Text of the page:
Monday, February 11, 2008

How Did I Get Here? Where Am I Going? Part II



I recently realized that I never called my grandparents by those names that grandchildren normally call their grandparents. There was Maw and Paul (Paul being my step-grandfather. We called my father’s father "Daddy’s Daddy" and pretty much left it at that. We didn’t talk about him too often. Any art inspired by him would be fairly grim). Then there was Teddy (short for Theresa) and Guy.

A trip to Teddy and Guy’s house was a bit more subdued than a trip to Maw and Paul’s house (as described in last Monday’s post). However, there was plenty there to interest a young child. I was pretty much allowed to play anywhere, except my Grandfather’s room.

In the attic was an old coal-burning stove, recently out of commission and replaced. It featured in my nightmares for years to come. It was a large, black, multi-armed (a couple of pipes sticking out) monster. I loved it and feared it at the same time. My sister and I used to dare each other to go in the little slanted room and touch it.

My Grandmother’s closet was filled with water-colored 1960’s grandmotherly dresses. I loved to trace the patterns on them. My Grandmother thought I was a bit odd, as she often caught me fondling her dresses. Her top dresser drawer was filled with dozens of bars of guest soaps from all kinds of exotic sounding hotels from far-flung lands such as Washington, D.C. and Richmond, Virginia. Needless to say, I spent hours arranging these soaps into different patterns.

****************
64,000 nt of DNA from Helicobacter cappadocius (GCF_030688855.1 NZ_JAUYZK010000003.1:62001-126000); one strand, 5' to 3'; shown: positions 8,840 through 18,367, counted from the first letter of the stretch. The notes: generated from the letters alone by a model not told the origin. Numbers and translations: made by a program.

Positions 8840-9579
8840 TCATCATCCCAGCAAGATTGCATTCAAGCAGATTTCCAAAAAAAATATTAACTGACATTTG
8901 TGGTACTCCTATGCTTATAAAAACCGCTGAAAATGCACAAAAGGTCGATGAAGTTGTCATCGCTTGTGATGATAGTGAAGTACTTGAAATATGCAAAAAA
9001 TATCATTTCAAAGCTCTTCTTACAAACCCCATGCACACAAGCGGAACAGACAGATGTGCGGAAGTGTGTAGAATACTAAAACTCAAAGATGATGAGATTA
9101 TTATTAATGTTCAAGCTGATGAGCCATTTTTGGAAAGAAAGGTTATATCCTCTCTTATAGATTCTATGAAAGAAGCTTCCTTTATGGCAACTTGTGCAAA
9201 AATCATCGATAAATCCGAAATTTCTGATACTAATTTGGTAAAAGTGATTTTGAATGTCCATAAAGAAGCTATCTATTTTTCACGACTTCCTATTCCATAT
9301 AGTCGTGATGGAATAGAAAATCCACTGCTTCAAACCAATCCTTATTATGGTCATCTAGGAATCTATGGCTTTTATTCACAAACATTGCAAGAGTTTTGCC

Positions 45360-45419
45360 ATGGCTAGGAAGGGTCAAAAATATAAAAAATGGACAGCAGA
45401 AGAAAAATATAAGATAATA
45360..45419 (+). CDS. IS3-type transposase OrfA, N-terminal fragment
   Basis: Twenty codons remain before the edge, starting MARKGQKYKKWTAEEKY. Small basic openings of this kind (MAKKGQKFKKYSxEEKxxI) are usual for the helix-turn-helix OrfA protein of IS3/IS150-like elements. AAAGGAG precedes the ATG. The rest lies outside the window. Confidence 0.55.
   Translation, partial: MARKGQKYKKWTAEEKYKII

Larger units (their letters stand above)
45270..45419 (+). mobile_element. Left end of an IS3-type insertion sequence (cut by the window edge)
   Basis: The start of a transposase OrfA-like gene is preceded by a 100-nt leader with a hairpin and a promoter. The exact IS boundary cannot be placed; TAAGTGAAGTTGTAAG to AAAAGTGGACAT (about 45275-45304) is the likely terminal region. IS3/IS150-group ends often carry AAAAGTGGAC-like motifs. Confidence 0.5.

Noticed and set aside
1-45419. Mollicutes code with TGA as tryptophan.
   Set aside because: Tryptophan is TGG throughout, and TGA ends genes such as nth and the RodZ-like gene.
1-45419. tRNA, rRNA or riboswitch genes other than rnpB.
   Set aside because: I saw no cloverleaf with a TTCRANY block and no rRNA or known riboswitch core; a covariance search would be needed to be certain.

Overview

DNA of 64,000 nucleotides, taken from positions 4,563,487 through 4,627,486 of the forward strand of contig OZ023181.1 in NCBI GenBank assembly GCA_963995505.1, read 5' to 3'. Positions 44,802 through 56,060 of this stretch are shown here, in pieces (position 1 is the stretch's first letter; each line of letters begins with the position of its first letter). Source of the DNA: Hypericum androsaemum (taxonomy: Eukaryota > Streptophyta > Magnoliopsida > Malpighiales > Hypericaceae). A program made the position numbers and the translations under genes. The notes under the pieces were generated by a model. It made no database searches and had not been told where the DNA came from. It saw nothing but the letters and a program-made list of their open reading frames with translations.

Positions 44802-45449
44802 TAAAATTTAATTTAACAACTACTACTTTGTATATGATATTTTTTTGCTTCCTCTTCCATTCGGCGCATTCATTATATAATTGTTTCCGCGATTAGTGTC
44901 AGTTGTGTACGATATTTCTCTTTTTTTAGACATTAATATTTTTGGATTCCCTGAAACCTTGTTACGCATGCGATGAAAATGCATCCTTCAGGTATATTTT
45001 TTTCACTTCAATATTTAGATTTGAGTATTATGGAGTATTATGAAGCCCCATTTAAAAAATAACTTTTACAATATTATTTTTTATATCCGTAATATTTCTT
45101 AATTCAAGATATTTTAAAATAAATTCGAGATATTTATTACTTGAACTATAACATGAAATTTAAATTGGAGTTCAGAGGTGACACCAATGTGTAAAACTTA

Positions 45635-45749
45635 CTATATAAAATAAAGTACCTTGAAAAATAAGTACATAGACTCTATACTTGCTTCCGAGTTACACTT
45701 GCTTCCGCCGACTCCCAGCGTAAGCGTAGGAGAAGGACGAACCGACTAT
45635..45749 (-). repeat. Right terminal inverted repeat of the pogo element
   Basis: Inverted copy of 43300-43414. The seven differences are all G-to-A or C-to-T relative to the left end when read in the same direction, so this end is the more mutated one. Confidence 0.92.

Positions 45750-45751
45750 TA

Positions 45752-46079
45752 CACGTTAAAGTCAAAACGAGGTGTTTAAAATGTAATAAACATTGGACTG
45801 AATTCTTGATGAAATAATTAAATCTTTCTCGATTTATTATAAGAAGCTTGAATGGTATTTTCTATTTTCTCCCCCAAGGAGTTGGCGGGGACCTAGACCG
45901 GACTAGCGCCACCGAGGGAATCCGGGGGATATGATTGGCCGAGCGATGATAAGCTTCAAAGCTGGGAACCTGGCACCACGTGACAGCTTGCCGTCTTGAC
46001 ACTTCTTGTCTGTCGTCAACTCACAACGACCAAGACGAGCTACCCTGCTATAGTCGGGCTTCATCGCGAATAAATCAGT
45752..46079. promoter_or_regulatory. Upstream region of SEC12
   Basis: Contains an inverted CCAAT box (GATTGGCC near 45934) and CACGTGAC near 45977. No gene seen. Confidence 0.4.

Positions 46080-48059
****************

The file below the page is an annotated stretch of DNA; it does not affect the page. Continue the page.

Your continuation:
I loved to visit the bathroom. My Grandfather thought I was a bit odd, as I was caught a couple of times arranging his bottles of shaving cream and aftershave. Once again, busted for experimenting with color. I loved those shades of amber and aqua.

My Grandfather’s TV chair was covered with an old striped beach towel. It was probably my favorite textile as a child. Yes, I had limited exposure to finer textiles. I’m sure the towel was there to prevent the chair from being stained from my Grandfather’s hair cream (Fop? Dapper Dan?). I always saw it as a design statement.

Then there was the kitchen with its vivid red Formica table. That thing would be worth a fortune today! I loved to arrange the (pretty much unused) bottles of orange, ochre, rust, and brown spices against the red table.

The property was a graphic delight for me. Hidden stepping stones. Pink Sweet Peas. The yellow house viewed against the huge green barn or the mysterious orange shed.

The photo above is an acrylic painting called "Mysterious Orange Shed." When I decided to experiment with paint last spring, I painted memories of my Grandmother’s yard. I think I was only allowed into the mysterious orange shed once. Filled with jars, broken chairs & Heaven knows what). The crows represent all of my strange relatives. My Grandmother’s sister and her children. They would gather at my Grandparent’s house each Christmas. Once they all got to talking, they sounded like a yard full of crows.

All of this just to let you know that inspiration is truly everywhere.

Tune in next Monday to learn how I was scarred from not having my artwork on the fridge.

1 comment:

self taught artist said...

enjoyable post kim...interesting and vivid. thanks for sharing some of what inspired you as a child. look fwd to the next exerpt.